“I threw 30 pitches like a warm-up, sat down for about five minutes and threw a good, hard simulated (25-pitch) innings,” said Pettitte. “I felt good and had no discomfort in there at all. This is definitely the best I’ve felt, I just want to continue to go out there and not have any problems.”
Pettitte was off to an incredible start this season before the groin issue sidelined him in mid-July. Once healthy, he will return to an 11-2 record, a 2.88 ERA and a 1.20 WHIP. He’s also fanned 90 batters in 115.2 innings and allowed only 38 walks. The Yankees believe he is a little under two weeks from returning to the starting rotation.
Donald Trump may throw out the first pitch at the Nationals opener
With the caveat that, on Opening Day, tickets are likely to be more expensive and thus you’re likely to have a lot more rich people and friends-of-the-owners in attendance, thereby ensuring a more conservative crowd, I’m struggling to imagine a situation in which Trump strolls on to a baseball field in a large American city and isn’t booed like crazy. He’s polling as low as 36% in some places. He’s not exactly Mr. Popular.
Oh well. I look forward to him three-bouncing one to Matt Wieters and then grabbing his phone and tweeting about how it was the best, most tremendous first pitch in baseball history. Or blaming Hillary Clinton for it in the event he admits that it was a bad pitch.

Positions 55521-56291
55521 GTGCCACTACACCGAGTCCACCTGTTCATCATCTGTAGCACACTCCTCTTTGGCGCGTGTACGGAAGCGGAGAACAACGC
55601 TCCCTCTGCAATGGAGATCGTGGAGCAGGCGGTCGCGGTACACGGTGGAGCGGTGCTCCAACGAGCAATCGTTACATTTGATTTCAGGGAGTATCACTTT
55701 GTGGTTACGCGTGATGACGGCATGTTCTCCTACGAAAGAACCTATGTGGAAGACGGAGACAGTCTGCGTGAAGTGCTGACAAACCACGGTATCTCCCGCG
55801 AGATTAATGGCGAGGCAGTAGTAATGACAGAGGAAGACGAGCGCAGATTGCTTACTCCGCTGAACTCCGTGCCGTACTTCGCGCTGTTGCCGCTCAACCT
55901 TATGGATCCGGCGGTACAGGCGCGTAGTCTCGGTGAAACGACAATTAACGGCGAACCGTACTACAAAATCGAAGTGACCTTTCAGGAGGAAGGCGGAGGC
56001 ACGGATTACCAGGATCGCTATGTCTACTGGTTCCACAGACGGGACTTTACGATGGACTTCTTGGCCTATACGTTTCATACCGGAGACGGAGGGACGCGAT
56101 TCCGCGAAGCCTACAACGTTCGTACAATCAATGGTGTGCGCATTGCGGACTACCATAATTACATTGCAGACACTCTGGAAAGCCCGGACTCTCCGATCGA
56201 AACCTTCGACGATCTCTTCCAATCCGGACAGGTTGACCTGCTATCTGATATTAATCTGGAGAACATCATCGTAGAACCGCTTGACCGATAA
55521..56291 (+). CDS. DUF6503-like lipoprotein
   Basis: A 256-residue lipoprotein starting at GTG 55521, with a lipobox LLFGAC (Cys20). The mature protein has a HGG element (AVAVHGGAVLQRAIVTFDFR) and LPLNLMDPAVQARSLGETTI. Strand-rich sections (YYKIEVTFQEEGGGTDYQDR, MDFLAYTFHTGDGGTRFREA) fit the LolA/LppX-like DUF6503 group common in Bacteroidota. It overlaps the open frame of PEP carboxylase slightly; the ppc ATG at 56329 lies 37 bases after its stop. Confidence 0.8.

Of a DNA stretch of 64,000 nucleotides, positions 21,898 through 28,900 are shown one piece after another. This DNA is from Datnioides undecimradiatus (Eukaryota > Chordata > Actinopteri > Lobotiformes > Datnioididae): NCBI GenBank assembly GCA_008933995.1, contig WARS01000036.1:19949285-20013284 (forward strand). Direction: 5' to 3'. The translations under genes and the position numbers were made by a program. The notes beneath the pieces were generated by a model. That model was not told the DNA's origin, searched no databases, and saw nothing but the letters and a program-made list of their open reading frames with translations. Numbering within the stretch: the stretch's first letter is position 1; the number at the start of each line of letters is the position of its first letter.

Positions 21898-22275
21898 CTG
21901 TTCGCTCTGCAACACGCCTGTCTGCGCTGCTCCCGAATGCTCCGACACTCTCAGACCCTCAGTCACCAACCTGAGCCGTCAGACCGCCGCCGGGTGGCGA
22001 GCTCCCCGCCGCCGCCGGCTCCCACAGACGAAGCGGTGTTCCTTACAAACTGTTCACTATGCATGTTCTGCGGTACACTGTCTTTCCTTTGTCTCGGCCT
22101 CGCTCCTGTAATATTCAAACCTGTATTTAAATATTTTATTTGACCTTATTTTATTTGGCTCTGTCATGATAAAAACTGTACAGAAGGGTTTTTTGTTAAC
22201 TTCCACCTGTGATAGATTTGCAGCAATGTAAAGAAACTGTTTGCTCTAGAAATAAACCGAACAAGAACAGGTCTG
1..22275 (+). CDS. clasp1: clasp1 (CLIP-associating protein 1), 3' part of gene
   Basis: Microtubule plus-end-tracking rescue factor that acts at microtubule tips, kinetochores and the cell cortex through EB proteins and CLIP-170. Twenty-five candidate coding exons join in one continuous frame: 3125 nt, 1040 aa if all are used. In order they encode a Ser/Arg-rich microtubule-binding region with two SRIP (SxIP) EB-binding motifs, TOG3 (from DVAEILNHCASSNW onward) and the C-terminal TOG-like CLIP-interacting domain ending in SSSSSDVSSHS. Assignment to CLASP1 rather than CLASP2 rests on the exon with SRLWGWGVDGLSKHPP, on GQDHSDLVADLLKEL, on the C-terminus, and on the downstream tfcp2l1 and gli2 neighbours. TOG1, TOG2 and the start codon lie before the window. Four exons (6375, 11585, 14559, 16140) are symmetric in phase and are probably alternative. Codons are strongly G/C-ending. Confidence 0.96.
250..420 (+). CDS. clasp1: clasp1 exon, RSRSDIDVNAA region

David Ross is 40 which means he was about 12 when Young M.C.’s “Bust a Move” was released. That means that there’s a pretty good chance that the enjoyment on his face as he danced to it last night on “Dancing with the Stars” was not ironic enjoyment but actual enjoyment. The tween-aged Ross probably dug hard on “Bust a Move,” stuff from Tone Loc and, I suspect, some D.J. Jazzy Jeff and the Fresh Prince.
Then, in either high school or college, some cooler friends of his were making fun of that pop rap stuff and he quickly — but silently — disavowed his love for those inoffensive songs and claimed a lifelong love for whatever harder-edged fare made one cool among the boys of his generation.
Now, in 2017, he can again embrace a song that once made him smile. Back before being cool was a concern. Back when life was simpler. He can let his cha-cha flag fly to “Bust a Move,” a beautiful woman by his side and millions in the bank, and tell those older boys back in Florida or Alabama or wherever that he truly DID love the music they made fun of and that he will never hide his enjoyment of life again.